“ His Most Famous Cycle (of Paintings) ”
“ The Joys of Wedlock consist
in having a Discreet and Affectionate Wife ”
Hogarth, William (1697 London 1764). Marriage à la Mode. 6-sheet set. Steel engravings. C. 1840. Inscribed: Die Heirath nach der Mode. / Marriage à la Mode. / I(-VI). 5-5½ × 5¾-6¼ in (12.6-13.9 × 14.6-15.9 cm). – Two sheets faintly foxed within the caption.
“ The finest painted satire of the century ”
(Dobson in Thieme-Becker) and, so Nagler,
“ in Waagen’s opinion the most ingenious (of Hogarth’) sets … Here the artist has (depicted) the wedding of the high, but hollow family tree (of Lord Squander) with the dirty, but full money cat (of a rich citizen) … along with their results with the rarest expenditure of invention, observation, humour, and dramatic energy … ”
The Marriage Contract
“ Poor alderman, what now is all your temporary stock-jingling against this splendour and the trumpet-tone of an almost millenial forefame? … This little canapé scene contains then the germ from which the artist develops the whole with great subtlety; here the spark glows, which now peu à peu becomes to heat, finally burning up to flames, by which everything falls in ”
The Breakfast of the Bridal Pair
“ The old count already seems to be decomposed and being with William the Conqueror … Both they have slept a little or not at all last night; She, here in the house, not, and He, in another, neither … Here it is still early in the morning … and still one has breakfast … the young gentleman, who just became elder by quite a heavy campaign over night seems, just unloaded by the coach, to have thrown himself here … The figure is a masterpiece and undoubtly one of the best Hogarth ever has drawn. The true allegory of enervation after the wildest debauchery of all kind … Where the money stuck there now stick the hands … And now a word on the deeds of the young lady … There in the splendid Egyptian hall she had a gamble party all night long, and play with cards, young gentlemen and such, a little tea, a little concert, and a little dance. One has played longly and wildly … one of the tables has thrown its cards on the earth, the pandects of the whist, Hoyle on Whist, have been trampled with feet … ”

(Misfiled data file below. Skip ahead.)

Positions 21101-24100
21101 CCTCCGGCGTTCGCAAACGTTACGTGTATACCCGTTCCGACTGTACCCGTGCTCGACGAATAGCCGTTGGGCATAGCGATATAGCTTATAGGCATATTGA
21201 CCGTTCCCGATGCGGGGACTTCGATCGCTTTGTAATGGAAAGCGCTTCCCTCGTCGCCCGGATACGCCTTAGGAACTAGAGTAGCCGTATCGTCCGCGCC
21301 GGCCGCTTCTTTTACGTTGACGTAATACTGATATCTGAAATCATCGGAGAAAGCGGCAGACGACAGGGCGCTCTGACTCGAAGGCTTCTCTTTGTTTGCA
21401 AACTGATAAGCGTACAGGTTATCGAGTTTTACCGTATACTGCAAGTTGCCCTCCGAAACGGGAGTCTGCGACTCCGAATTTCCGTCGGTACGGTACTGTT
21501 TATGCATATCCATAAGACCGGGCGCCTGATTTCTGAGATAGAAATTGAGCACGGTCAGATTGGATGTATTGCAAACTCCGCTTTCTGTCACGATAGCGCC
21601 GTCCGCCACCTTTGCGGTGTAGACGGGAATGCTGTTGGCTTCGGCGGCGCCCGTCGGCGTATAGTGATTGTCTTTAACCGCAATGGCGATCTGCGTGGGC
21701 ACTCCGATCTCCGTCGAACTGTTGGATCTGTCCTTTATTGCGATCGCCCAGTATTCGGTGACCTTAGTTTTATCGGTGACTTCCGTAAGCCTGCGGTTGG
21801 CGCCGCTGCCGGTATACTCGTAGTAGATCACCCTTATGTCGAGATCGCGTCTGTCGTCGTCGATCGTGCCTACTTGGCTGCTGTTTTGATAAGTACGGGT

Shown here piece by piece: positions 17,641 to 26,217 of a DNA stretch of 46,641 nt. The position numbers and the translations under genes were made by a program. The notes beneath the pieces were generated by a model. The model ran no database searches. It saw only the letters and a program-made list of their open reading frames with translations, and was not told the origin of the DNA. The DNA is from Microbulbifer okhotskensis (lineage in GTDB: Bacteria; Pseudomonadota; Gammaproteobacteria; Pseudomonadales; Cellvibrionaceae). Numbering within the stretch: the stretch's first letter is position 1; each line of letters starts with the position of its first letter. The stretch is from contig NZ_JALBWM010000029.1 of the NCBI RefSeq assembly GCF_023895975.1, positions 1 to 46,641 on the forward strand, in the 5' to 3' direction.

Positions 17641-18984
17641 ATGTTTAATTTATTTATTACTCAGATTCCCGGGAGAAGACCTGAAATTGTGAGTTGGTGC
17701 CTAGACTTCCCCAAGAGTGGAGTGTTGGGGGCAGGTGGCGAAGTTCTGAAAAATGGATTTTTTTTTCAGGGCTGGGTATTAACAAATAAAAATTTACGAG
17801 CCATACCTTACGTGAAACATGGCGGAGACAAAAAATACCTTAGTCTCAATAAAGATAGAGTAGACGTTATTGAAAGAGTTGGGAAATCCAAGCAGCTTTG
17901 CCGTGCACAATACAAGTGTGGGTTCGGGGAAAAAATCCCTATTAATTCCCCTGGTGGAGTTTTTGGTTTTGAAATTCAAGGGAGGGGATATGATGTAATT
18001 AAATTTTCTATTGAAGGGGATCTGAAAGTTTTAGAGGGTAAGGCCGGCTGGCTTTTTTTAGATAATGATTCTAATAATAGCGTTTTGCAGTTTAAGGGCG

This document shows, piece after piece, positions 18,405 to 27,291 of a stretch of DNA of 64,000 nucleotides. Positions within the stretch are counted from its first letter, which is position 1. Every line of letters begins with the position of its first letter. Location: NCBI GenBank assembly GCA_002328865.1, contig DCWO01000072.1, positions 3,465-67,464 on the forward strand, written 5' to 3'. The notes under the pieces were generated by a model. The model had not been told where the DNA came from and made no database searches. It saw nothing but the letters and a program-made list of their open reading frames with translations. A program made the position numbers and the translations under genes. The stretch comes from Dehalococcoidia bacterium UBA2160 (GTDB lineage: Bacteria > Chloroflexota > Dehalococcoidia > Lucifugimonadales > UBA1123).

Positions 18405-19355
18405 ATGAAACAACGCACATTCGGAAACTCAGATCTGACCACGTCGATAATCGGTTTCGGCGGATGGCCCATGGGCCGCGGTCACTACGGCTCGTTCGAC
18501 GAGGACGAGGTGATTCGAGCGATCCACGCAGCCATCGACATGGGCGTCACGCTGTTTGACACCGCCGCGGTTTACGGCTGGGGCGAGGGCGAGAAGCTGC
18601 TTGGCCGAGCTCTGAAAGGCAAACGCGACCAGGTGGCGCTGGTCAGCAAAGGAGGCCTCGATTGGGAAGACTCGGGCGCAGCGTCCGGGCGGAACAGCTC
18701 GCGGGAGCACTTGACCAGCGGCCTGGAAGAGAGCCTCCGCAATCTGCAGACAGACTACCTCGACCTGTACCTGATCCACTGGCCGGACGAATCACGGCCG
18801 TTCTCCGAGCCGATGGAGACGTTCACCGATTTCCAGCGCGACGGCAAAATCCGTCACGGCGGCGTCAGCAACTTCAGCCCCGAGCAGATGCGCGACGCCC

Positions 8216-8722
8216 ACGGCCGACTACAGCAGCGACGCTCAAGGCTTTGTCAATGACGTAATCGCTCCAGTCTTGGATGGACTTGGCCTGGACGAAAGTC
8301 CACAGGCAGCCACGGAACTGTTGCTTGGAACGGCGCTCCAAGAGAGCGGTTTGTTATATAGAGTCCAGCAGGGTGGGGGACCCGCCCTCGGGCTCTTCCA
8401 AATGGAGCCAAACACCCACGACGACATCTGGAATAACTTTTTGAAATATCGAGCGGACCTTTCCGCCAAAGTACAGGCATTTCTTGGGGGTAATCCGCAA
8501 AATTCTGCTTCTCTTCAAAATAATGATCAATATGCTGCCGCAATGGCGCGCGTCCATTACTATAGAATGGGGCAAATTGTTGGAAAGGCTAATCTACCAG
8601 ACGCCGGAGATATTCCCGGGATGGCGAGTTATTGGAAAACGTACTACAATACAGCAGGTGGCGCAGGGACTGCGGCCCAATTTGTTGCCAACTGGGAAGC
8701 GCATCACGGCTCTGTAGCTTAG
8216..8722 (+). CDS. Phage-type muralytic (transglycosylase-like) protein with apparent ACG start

The Visit to the Quack Doctor
“ Beside the poison-cupboard Hogarth has placed, as seems to me, capitally, two mummies. Obviously they see down with proud-disdainful look at all quack doctor bustle and all medicine-jumble of this world from their infinite safety and after their millenial peace with the healing faculty; and that one can do so if one is — — a mummy. ”
Monsieur de la Pillule, identified by the way as the ill-famed Dr. Misaubin from Hamburg, is not only expert on the field of French illness, but also inventor of two elaborate machines examined and found for good by the Royal Academy of Sciences at Paris: for straightening the shoulders and pulling corks. “By ‘uncorking’ it succeeds to rights again the reputation of a ‘patient’ within the high life”, meaning to cure again certain results (Catalogue Zurich in departure from the usual interpretations deducing from this the possibility of an abortion by cure by magic formulas).
The Countess’ Morning Levée
Madame in the morning before the fateful masked ball linking her morning toilette, for which she uses the skills of a hairdresser, to her welcome, accompanied by music. Alongside of her Councillor Silvertongue, known as her lover in spe from the contract scene and here resting with oriental-softish ease on a sofa as it would stand in his harem, the hero of the following night as which he illustrates to her the earmarked masquerade – monk + nun – by folding-screen, showing her also the code plan upon the locality of their rendezvous. Apart from that